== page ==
) and the correlative term φανερὰ
have been variously explained. First, that ἀφανὴς οὐσία
answered to the Roman res incorporales
or intangible property, i. e.
] But this
distinction did not exist in the older Roman law, and it is still less
likely to have occurred to the simpler legal conceptions of the Greeks.
Secondly, that φανερὰ οὐσία
immovable (in English law, real) property, ἀφανὴς
movable property or personalty. This is the opinion of
Böckh, K. F. Hermann, and Schömann, founded on the express
testimony of the grammarians (Harpocrat., Suid., Bekk. Anecd.
1.468); and it is by much the most probable. A third explanation,
originating with M. de Koutorga (Essai sur les trapézites
ou banquiers d'Athènes
), is supported by Caillemer in
Daremberg and Saglio: that φανερὰ οὐσία
meant unconcealed property, en évidence
before the tax-gatherer; ἀφανὴς
the reverse. It would seem that this view rests upon a confusion between the
technical legal phrase φανερὰ οὐσία
the ordinary expressions φανερὸν ἀργύριον, φανερὰ
for “ready money” or “balance at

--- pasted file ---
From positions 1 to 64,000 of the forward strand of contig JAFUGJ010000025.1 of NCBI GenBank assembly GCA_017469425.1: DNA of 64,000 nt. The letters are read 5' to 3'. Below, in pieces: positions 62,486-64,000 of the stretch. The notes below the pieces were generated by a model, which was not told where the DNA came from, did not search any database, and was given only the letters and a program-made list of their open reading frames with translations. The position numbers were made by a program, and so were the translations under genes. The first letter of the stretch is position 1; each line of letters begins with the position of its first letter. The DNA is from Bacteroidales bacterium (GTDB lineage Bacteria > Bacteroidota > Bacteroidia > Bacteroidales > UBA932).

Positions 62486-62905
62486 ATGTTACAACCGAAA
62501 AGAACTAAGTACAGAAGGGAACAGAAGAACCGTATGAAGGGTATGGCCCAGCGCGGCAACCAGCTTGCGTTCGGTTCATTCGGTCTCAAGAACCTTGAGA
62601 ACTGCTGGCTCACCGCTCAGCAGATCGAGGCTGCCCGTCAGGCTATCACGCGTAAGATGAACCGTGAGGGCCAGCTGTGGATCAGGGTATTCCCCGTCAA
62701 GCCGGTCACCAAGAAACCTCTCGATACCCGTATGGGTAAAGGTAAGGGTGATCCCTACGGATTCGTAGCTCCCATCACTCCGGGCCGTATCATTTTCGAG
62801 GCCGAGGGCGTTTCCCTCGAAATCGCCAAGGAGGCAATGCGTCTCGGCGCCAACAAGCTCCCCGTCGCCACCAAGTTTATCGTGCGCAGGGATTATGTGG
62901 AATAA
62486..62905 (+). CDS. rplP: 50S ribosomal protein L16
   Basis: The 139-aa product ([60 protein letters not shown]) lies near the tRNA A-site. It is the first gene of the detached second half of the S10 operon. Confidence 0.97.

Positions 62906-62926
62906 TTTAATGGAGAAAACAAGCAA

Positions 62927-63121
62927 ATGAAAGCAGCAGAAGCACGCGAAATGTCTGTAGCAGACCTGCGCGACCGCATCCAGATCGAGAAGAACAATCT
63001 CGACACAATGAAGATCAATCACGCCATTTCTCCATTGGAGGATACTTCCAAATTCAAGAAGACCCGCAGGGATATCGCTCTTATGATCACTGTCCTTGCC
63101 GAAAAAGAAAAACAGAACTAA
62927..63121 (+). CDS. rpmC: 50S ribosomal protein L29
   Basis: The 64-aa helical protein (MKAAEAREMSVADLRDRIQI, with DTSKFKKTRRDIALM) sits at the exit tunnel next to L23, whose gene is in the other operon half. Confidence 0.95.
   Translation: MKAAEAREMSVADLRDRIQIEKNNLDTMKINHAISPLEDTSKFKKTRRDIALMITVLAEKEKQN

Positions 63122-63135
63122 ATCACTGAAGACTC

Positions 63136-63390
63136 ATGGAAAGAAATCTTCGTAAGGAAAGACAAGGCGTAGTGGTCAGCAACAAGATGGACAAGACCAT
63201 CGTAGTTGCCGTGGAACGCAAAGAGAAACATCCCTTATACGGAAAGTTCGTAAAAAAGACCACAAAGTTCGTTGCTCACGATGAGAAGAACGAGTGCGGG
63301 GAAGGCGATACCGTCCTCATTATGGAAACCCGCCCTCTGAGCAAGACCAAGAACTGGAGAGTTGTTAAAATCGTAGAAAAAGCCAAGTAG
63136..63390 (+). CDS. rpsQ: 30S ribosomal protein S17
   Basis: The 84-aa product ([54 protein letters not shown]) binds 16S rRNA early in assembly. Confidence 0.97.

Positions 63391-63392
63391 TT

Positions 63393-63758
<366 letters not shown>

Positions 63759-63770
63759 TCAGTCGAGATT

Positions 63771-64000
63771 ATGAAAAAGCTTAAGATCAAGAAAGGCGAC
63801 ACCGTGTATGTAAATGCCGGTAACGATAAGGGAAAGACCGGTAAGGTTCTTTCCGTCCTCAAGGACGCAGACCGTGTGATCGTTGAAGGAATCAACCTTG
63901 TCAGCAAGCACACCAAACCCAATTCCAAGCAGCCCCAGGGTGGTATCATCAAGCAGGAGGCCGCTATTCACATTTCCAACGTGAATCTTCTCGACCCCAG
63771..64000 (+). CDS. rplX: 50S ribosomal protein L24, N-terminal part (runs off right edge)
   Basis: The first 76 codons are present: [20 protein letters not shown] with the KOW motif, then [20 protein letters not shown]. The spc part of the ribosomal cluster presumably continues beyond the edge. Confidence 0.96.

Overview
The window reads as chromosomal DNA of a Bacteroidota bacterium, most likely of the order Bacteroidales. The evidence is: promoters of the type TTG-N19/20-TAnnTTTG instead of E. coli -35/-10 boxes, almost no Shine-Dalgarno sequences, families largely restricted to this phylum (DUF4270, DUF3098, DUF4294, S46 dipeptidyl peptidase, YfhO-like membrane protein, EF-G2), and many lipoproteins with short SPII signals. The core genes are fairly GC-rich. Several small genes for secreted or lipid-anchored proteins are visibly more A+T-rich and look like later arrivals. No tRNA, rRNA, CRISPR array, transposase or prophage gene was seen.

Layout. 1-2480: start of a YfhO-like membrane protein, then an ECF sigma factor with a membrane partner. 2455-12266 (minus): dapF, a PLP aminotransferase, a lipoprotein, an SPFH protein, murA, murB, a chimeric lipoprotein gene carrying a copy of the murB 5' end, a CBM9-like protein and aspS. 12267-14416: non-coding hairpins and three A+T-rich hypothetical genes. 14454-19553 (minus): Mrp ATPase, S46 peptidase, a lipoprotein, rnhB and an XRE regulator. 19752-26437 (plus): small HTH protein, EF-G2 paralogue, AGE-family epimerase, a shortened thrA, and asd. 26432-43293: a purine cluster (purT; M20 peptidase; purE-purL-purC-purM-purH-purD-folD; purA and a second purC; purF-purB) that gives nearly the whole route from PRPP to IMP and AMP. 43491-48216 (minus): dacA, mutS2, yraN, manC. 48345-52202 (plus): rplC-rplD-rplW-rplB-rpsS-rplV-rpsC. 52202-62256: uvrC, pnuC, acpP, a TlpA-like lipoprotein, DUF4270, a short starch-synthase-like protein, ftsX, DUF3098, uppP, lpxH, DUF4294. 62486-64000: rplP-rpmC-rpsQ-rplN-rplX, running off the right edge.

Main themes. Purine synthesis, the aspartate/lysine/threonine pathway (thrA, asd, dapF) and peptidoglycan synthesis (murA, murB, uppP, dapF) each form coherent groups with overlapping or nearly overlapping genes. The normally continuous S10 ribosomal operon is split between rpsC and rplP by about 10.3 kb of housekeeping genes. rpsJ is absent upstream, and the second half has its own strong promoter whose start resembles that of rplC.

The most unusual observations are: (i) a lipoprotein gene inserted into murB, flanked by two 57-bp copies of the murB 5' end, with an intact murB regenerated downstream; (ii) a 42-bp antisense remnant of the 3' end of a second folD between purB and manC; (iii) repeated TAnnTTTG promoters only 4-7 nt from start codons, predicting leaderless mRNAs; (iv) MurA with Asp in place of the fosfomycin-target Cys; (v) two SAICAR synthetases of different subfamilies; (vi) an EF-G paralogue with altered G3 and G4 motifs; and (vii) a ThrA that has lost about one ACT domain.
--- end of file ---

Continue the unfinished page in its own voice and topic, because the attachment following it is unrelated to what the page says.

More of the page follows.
the banker's.” The following passages, not cited by M. Caillemer,
are, we think, decisive against his view, all referring to the conversion of
real property into money:--Isaeus, Philoctem.
Dem. de Pace,
p. 59.8, and c.
p. 986.9. The words of Harpocration are worth quoting for
their brevity and clearness: Ἀφανὴς οὐσία καὶ
φανερά: ἀφανὴς μὲν ἡ ἐν χρὴμασι καὶ σώμασι καὶ σκεύεσι,
φανερὰ δὲ ἡ ἔγγειος.
Schömann in his latest work
1.180 n., E. T.) remarks on (φανερὰ οὐσία
or immovable property:
“This is at least the predominant signification of the expression,
although it is sometimes used in a more general sense of all property of
every kind which was not concealed.” He refers, as does M.
Caillemer, to Isocr. Trapezit.
§ 7, where however
the expression is τὰ φανερὰ τῶν